If you enjoy birding you will want to check and make sure your birding kit is in the campervan before you leave for Stanislaus National Forest. This forest houses a huge variety of avian inhabitants. Mergansers, mallards, and ring-necked ducks are often seen on the lakes and slower moving rivers, while ospreys and bald eagles hunt fish in these areas. Mountain quail, pigeons, and doves are often found roosting in oak trees, and around a dozen species of woodpeckers live here, predominantly northern flickers, red-breasted sapsuckers, and hairy woodpeckers. Small songbirds including chickadees, brown creepers, and pine siskins are often seen flitting through the trees as well.
This national forest encompasses both the Carson-Iceberg Wilderness area and the Emigrant Wilderness. It is not uncommon to see larger mammals such as mule deer, black bears, coyotes, and even mountain lions roaming these areas. Smaller mammals include a plethora of ground squirrels, chipmunks and deer mice, along with a few marmots and pika. Reptiles and amphibians are also plentiful in this forest, including western rattlesnakes, Sierran tree frogs, and even Sierra Nevada yellow-legged frogs, a globally endangered species.
Due to the volcanic history of the region, there are a number of interesting natural geological structures that can be found in Stanislaus National Forest. The Carson-Iceberg Wilderness area even gets part of its name from the distinctive granite formation called the Iceberg. Other notable geologic wonders in the area include the Trail of the Gargoyles, a collection of strangely shaped, craggy volcanic rock formations, and the Column of the Giants, a section of rare columnar hexagonal basalt rock that was formed over 150,000 years ago.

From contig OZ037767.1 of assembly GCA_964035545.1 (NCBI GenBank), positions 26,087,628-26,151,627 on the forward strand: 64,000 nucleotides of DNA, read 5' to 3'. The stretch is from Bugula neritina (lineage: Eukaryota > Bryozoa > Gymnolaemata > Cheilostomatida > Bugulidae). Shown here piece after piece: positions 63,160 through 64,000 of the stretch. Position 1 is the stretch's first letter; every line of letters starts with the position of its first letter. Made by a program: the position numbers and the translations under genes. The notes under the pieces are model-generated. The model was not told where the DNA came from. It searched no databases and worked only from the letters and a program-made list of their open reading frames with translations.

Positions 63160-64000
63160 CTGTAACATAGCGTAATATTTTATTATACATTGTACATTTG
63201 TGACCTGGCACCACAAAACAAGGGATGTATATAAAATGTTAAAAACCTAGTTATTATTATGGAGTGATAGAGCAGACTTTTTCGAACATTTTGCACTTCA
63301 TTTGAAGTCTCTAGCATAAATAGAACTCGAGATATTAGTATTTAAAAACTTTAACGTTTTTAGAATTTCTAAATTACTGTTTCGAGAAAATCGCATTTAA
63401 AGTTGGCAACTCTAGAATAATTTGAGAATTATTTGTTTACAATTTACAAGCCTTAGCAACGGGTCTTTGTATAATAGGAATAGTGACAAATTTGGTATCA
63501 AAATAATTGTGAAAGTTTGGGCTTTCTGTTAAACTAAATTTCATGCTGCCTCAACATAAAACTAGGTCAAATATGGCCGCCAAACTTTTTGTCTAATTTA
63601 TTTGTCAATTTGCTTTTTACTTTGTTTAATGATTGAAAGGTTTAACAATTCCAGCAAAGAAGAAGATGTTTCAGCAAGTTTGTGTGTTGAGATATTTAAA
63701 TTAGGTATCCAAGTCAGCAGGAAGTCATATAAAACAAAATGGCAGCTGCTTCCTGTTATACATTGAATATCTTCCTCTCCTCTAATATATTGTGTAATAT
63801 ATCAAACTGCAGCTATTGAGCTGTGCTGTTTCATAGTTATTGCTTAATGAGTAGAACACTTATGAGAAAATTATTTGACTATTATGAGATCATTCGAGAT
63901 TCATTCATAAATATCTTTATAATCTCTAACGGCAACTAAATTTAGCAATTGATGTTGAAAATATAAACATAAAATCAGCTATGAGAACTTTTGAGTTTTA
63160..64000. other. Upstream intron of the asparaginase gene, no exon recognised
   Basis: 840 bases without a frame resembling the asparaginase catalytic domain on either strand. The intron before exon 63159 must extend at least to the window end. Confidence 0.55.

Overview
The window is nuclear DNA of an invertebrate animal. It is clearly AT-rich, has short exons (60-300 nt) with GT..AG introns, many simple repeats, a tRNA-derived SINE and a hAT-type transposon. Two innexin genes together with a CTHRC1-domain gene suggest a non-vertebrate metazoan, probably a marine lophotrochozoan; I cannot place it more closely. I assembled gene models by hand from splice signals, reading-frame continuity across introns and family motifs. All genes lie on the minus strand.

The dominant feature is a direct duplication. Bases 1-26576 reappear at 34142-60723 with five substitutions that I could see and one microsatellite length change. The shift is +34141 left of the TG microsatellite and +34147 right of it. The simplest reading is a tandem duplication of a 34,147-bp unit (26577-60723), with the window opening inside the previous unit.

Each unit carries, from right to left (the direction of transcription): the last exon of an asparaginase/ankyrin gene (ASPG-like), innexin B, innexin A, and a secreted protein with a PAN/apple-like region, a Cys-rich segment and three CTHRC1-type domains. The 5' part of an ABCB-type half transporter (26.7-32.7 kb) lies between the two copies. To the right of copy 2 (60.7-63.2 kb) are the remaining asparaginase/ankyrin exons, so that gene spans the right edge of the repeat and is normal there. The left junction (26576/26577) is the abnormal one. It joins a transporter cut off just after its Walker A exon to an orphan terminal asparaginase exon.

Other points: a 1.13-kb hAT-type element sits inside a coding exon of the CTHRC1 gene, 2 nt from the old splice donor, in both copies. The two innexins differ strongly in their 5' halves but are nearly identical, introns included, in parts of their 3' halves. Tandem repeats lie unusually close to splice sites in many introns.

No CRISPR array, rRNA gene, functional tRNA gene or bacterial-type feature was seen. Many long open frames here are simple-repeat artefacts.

Fishing enthusiasts who are planning to stay in Stanislaus National Forest will want to ensure that their rod and reel is packed in their trailer. Over 800 miles of rivers and streams feed into hundreds of lakes scattered throughout this national forest. The majority of the sport fish that live here are species of trout, including rainbow trout, cutthroat trout, and brook trout. There are also bass, catfish, and land-locked salmon in many of the lakes. One of the most popular fishing spots is Pinecrest Lake, near the Pinecrest Campground. There is a boat launch near the marina that services the campground, and an accessible fishing pier that has plenty of room for casting, making it a great place for kids to fish.